Friday, November 06, 2009

The Interrogation by J.M.G. Le Clézio

My second read by the 2008 winner of the Nobel Prize for Literature has as many peculiarities as Onitsha, which I read last year. I have little interest in detective novels or murder mysteries, but that does not mean I do not enjoy a good puzzler.

Le Clézio has provided me with a mysterious story of a young man in the form of experimental fiction with alternating narrators and viewpoints, gaps in the narrative with only brackets to mark the beginning and the end – sometimes a paragraph, and in one instance, more than a page. The 18 chapters are lettered from A through P, then R. A news paper, inserted after 17, fills in some of the details of the main character’s story, but bears no letter. Why did Le Clézio skip the letter Q? My first thought led me to think he wanted to write a novel without using the letter Q, but several words in “R” had that letter.

Adam Pollo, by his own admission, has either escaped from an insane asylum or deserted from the army – he is not sure. Adam lives alone in an empty house on the shore of the Mediterranean near Marseille. He spends a lot of time scrounging for discarded newspapers and magazines. Adam also writes letters in a notebook to a woman named Michelle. He seems to have some sort of relationship with her, but the details are as murky as the rest of Adam’s life, and as difficult as his relationship with his parents. He may have amnesia, he may be hallucinating, he may be depressed, he may be hypochondriac, he may be obsessive-compulsive, he may be a pack rat at best, or a disposaphobe at worst, and he may be schizophrenic. The eponymous interrogation in Chapter “R” may or may not eliminate some, or any, or all of these possibilities.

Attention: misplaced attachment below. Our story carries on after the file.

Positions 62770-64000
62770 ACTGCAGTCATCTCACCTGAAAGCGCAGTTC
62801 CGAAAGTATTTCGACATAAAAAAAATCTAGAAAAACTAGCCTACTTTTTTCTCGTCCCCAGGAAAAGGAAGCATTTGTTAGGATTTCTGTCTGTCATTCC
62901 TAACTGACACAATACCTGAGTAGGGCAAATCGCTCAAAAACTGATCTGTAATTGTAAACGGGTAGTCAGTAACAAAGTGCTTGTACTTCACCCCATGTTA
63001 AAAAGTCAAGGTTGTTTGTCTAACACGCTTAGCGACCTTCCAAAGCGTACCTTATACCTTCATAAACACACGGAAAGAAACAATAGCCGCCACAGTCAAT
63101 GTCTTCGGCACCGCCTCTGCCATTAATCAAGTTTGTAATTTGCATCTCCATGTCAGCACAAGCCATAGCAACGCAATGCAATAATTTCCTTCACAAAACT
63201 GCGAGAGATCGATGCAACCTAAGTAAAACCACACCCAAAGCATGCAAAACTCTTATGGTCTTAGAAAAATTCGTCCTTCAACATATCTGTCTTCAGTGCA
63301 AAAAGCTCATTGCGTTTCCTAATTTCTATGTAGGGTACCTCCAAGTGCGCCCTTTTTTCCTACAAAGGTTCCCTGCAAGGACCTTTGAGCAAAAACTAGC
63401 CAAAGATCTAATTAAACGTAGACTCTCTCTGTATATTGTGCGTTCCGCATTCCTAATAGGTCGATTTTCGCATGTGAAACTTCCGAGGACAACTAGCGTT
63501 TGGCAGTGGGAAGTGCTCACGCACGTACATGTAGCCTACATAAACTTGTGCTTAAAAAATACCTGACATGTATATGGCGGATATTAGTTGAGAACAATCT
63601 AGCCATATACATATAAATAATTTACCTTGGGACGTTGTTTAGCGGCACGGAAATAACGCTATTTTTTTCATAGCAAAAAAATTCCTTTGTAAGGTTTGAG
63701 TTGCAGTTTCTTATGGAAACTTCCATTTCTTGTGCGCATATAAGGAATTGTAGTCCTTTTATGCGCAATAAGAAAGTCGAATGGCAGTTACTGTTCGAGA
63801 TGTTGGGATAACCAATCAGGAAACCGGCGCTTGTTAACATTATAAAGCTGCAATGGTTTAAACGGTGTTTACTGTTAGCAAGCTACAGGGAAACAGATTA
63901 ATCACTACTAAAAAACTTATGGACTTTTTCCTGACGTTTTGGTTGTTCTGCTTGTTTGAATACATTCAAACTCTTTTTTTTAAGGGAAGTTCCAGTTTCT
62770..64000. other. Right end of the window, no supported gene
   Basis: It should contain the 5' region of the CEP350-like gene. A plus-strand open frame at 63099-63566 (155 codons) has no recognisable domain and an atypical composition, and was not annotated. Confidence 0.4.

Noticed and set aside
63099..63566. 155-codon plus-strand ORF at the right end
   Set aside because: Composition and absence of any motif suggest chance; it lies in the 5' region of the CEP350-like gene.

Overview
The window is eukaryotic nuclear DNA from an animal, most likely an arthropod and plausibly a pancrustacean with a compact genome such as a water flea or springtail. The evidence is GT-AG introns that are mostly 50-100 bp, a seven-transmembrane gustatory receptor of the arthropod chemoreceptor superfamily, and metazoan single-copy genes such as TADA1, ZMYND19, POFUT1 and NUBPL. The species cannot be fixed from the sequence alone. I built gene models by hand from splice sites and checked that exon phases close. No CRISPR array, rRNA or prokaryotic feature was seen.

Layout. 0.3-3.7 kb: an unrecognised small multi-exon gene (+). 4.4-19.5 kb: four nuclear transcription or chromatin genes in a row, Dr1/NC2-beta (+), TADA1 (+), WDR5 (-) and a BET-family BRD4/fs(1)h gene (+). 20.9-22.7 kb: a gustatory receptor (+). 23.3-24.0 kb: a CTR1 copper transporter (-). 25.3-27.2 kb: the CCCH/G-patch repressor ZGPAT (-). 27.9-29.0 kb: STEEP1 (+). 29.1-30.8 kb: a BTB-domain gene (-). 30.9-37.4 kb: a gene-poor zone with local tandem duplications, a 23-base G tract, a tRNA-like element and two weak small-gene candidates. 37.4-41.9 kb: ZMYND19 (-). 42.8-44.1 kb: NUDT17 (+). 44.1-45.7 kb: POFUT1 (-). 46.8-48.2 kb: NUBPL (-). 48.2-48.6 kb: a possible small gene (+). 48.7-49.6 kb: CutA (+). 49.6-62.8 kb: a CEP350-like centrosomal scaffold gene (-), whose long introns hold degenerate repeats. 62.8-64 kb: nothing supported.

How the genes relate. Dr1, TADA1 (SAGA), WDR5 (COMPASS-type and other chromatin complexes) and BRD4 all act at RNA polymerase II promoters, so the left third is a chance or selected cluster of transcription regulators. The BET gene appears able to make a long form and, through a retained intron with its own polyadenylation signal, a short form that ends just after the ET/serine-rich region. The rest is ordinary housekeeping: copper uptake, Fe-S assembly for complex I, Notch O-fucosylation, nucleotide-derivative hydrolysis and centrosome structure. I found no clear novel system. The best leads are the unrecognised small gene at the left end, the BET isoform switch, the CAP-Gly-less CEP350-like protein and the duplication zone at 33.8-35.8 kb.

I can only describe Le Clézio’s prose as “hypermicrocosmic.” He doesn’t only mention Adam seeing his reflection in a store window, he sees “two eyes, one nose, one mouth, ears, a trunk, four limbs, shoulders and hips” (185). His descriptions verge on the hypnotic. At one point, Adam sees a young woman, and he notices her beauty: “she had the soft cheeks of a little girl in quite good health, nut-brown hair, and her best feature was a pair of full lips, not made up but very red, which were now parting silently so that a pearly drop sparkled in the middle of the warm cavity of her mouth; her voice would certainly flow from deep down in her throat and, with four vibrations in the upper vocal chords, put an end to that faint quivering at the corners of her mouth, complete the most recent of human apotheoses, half desire, half habit” (102).

One line particularly caught my attention. Le Clézio wrote, “He who writes is shaping a destiny for himself” (116). That line might need to be my new e-mail signature. If you enjoy a novel which requires heavy concentration, and if you enjoy deep and thorough psychological journeys in search of the self, then The Interrogation is a must read. 5 stars

--Chiron, 11/6/09

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